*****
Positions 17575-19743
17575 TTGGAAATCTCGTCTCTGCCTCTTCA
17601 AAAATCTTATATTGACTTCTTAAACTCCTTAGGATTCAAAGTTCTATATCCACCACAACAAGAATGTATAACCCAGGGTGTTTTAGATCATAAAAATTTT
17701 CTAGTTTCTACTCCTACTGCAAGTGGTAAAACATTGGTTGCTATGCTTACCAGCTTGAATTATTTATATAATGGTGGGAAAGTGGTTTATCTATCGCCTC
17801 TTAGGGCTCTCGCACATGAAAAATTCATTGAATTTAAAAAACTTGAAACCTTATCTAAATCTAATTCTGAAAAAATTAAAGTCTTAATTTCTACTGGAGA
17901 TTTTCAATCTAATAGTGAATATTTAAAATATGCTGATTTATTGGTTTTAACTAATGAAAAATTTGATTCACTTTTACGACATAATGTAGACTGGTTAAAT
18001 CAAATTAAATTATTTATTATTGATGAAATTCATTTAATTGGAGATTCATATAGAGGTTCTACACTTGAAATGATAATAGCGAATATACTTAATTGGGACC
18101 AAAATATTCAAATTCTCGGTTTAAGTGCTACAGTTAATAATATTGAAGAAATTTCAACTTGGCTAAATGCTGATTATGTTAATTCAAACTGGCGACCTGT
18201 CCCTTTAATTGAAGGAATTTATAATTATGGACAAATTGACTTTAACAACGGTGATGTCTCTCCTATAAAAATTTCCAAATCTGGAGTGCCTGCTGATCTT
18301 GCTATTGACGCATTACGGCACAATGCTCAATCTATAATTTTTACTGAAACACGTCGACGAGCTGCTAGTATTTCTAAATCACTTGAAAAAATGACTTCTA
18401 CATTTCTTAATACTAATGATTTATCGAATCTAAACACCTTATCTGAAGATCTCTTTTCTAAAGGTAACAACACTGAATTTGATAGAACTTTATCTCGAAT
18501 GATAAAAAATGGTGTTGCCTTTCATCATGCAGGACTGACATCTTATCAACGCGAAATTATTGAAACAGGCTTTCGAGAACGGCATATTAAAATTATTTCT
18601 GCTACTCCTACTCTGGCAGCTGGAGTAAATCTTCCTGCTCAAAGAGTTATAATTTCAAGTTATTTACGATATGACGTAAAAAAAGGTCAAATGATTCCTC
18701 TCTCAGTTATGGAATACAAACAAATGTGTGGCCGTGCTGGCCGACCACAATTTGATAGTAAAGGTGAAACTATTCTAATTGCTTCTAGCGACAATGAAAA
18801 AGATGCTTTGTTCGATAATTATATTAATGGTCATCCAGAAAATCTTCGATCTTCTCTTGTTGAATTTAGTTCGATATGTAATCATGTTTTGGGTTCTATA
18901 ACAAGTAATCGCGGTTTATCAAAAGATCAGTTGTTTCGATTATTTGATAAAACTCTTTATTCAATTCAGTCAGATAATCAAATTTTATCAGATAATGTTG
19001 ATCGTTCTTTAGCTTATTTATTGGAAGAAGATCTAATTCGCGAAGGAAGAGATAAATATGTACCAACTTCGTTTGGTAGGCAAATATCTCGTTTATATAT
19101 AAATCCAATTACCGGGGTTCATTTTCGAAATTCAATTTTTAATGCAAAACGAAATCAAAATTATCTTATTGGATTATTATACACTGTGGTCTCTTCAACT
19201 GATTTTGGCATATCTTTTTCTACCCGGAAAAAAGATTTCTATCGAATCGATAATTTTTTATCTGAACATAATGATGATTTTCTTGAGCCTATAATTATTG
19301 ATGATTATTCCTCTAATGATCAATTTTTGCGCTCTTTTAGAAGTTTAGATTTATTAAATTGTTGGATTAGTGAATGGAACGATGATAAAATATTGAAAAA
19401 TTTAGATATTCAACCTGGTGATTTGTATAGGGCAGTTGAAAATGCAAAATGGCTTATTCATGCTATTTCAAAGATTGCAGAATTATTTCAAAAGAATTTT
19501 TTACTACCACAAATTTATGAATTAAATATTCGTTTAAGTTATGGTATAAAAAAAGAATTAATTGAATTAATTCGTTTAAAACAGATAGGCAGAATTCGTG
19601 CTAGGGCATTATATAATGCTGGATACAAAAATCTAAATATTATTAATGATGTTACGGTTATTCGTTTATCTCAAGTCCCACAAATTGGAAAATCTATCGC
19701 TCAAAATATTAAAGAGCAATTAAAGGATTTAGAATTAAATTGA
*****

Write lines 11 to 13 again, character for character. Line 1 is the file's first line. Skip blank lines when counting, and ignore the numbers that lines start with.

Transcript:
18401 CATTTCTTAATACTAATGATTTATCGAATCTAAACACCTTATCTGAAGATCTCTTTTCTAAAGGTAACAACACTGAATTTGATAGAACTTTATCTCGAAT
18501 GATAAAAAATGGTGTTGCCTTTCATCATGCAGGACTGACATCTTATCAACGCGAAATTATTGAAACAGGCTTTCGAGAACGGCATATTAAAATTATTTCT
18601 GCTACTCCTACTCTGGCAGCTGGAGTAAATCTTCCTGCTCAAAGAGTTATAATTTCAAGTTATTTACGATATGACGTAAAAAAAGGTCAAATGATTCCTC